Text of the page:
The mournful woodwinds replaced the violin melody and Jack released her wrists. Her toe traced sweeping curves on the floor, traveling in adagio contre-temps to her own corner of the stage as Jack retreated to his. The clarinets were right; she would be miserable if they rewound the clock. If they smothered the flames and pretended their flirtation never sparked.

The violins emerged into their second refrain, and Cass pivoted to face Jack. Seeing his face for the first time, she heard a yearning in the melody. They glided in soft steps toward each other, closing the distance until Cass plunged over the tip of her pointe shoe into a low dip. Jack caught her hips from a lunge below, stopping her just as they arrived nose-to-nose. His vulnerable green eyes burned into hers, roiling with his own emotions. Jack pushed her back onto balance, and they parted again to the corners, only to repeat the run and plunge. Jack cradled her closer, surprising her at the bottom of the dip with a firm kiss, his lips pleading along with the violins for more.

The woodwind countermelody interrupted as the voice of reason. Knowing “oh” tones repeated warnings in Cass’s ear. Focus, focus. She backed away from Jack to dance side by side with him, swirling their arms through exotic spells. Focus, focus. An insistent buzz in Cass’s ear to not be foolish. But this wasn’t her own voice. Some outside conductor was whispering at her and manipulating her limbs through these foreign spirals, trying to enchant her.

The high, sustained oboe was her chance to break free. She adopted it as her own voice as she stepped into Jack, arching her leg into high arabesque behind her. Instead of balancing upright, she reached down and wrapped her arms around his torso. She sung out to him through her grip and the wavering oboe, testing her desire to be romantic and carefree, eyes closed.

Jack hoisted her back on her feet with the firm chords in the flute section. Instead of letting go and turning downstage to repeat, he threaded his fingers into hers, holding their grip for her next arabesque. His English horn echo confronted her with the flaw in her own misgivings. I will not distract you, his determined demeanor seemed to say. Because our love is not a distraction. We could make a life together.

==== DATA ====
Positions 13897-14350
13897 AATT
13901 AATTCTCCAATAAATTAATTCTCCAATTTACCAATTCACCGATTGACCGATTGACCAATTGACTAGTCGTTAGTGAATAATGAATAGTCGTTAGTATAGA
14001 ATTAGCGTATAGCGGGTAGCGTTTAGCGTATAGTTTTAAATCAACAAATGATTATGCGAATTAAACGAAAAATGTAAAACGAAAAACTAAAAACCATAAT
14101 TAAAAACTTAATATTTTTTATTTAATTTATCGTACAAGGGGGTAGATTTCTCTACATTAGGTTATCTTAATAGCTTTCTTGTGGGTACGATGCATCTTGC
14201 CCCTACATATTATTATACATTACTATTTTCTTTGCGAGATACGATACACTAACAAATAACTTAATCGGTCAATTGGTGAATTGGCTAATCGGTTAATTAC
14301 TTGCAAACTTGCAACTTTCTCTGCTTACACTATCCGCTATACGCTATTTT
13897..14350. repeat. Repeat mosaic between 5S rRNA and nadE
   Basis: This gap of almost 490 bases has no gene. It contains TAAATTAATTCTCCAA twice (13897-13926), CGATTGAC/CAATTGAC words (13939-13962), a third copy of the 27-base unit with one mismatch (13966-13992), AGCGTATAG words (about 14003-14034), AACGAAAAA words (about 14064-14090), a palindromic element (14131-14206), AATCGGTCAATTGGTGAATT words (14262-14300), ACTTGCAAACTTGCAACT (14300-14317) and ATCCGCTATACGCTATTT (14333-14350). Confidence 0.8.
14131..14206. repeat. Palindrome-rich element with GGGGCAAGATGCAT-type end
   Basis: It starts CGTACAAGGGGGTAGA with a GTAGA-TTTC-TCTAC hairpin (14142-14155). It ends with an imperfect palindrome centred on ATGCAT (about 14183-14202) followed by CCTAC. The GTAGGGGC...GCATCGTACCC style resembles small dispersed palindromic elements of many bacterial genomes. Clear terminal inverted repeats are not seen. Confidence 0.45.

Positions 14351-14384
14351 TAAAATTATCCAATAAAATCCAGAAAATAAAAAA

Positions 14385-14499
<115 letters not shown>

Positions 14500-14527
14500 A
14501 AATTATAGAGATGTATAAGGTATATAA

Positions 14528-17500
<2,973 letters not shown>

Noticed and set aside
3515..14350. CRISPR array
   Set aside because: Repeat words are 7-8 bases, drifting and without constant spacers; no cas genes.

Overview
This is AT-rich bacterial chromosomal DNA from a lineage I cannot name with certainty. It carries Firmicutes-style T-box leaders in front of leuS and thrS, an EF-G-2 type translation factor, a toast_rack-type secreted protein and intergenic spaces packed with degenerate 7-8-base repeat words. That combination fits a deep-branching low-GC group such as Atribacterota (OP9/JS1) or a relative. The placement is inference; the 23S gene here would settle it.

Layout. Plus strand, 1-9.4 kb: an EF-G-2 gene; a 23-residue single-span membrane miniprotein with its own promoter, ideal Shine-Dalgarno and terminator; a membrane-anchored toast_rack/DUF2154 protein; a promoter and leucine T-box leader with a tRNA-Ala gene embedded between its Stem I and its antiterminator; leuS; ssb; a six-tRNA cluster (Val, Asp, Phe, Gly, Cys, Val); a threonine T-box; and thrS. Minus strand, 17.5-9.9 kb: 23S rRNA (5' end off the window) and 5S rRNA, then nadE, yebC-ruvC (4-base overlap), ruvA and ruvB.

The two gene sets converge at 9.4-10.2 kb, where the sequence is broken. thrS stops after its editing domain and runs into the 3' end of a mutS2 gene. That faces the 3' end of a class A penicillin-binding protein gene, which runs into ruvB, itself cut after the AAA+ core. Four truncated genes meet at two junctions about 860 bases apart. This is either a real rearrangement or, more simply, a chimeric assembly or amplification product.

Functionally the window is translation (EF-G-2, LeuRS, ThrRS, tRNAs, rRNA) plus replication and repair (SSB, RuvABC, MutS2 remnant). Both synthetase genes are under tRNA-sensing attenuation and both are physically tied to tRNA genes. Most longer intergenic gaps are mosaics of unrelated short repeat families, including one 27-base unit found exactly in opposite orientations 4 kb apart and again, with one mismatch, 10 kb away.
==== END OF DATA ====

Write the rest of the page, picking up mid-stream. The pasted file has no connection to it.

Jack and Cass descended to the floor, lying back in a sumptuous heap. The bass clarinet ushered in a sunrise theme across the whole orchestra, lifting them back up by the sternum. They stood to face one another for the final lift. It dawned on Cass that her focus on the future was short-sighted. Her dance career would end one day, but this relationship could last forever. And these musical phrases didn’t conflict or compete. They complemented each other in harmony. She energized her legs, squeezing up to a tall silhouette on pointe, preparing to shift priorities and make this emotional commitment.

With the last ray of light strummed by the violins, Jack gripped her waist and she leapt onto his shoulder. His paddle-turn momentum spun her out across his shoulders, and she committed to their bond—his grip on her thigh and ribs, her strength as a rigid sculpture. The tapping cymbal encouraged them higher and commanded Jack’s final thrust, raising Cass overhead to the pinnacle of the final pose.

The audience burst into applause. Jack flipped Cass down onto her feet, and they stepped forward for a bow. She couldn’t contain a huge, dopey smile. She’d done it—performed in the moment all the way through. Triumphed over the critic in her ear.

She jumped when she felt Jack’s hand on her waist. She looked back to him, scanning his eyes for the same nervousness emerging behind hers. They exchanged a fragile smile as he escorted her into the wing, neither of them certain what should come next.